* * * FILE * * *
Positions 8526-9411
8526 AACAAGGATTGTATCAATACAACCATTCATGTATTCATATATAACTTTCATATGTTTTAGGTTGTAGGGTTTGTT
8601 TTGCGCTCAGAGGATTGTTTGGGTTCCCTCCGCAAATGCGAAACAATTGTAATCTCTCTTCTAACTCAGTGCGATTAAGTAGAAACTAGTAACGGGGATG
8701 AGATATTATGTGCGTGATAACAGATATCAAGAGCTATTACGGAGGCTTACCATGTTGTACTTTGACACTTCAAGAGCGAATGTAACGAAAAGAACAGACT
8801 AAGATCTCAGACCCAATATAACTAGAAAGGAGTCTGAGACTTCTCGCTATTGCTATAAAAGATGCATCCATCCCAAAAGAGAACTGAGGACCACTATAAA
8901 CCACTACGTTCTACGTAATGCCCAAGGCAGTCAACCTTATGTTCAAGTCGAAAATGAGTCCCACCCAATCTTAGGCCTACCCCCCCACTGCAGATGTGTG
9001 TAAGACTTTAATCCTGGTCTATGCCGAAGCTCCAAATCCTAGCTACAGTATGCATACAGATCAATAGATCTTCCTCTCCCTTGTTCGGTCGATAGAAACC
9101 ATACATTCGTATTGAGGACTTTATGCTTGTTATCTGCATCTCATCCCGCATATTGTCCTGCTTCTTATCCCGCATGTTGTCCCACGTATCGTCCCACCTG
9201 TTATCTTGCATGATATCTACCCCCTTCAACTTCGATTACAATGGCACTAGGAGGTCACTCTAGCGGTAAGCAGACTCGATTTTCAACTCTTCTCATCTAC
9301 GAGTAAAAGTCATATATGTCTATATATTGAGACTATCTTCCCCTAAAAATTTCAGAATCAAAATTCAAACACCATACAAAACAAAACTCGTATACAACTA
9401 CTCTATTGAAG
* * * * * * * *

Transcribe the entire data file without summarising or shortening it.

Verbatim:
Positions 8526-9411
8526 AACAAGGATTGTATCAATACAACCATTCATGTATTCATATATAACTTTCATATGTTTTAGGTTGTAGGGTTTGTT
8601 TTGCGCTCAGAGGATTGTTTGGGTTCCCTCCGCAAATGCGAAACAATTGTAATCTCTCTTCTAACTCAGTGCGATTAAGTAGAAACTAGTAACGGGGATG
8701 AGATATTATGTGCGTGATAACAGATATCAAGAGCTATTACGGAGGCTTACCATGTTGTACTTTGACACTTCAAGAGCGAATGTAACGAAAAGAACAGACT
8801 AAGATCTCAGACCCAATATAACTAGAAAGGAGTCTGAGACTTCTCGCTATTGCTATAAAAGATGCATCCATCCCAAAAGAGAACTGAGGACCACTATAAA
8901 CCACTACGTTCTACGTAATGCCCAAGGCAGTCAACCTTATGTTCAAGTCGAAAATGAGTCCCACCCAATCTTAGGCCTACCCCCCCACTGCAGATGTGTG
9001 TAAGACTTTAATCCTGGTCTATGCCGAAGCTCCAAATCCTAGCTACAGTATGCATACAGATCAATAGATCTTCCTCTCCCTTGTTCGGTCGATAGAAACC
9101 ATACATTCGTATTGAGGACTTTATGCTTGTTATCTGCATCTCATCCCGCATATTGTCCTGCTTCTTATCCCGCATGTTGTCCCACGTATCGTCCCACCTG
9201 TTATCTTGCATGATATCTACCCCCTTCAACTTCGATTACAATGGCACTAGGAGGTCACTCTAGCGGTAAGCAGACTCGATTTTCAACTCTTCTCATCTAC
9301 GAGTAAAAGTCATATATGTCTATATATTGAGACTATCTTCCCCTAAAAATTTCAGAATCAAAATTCAAACACCATACAAAACAAAACTCGTATACAACTA
9401 CTCTATTGAAG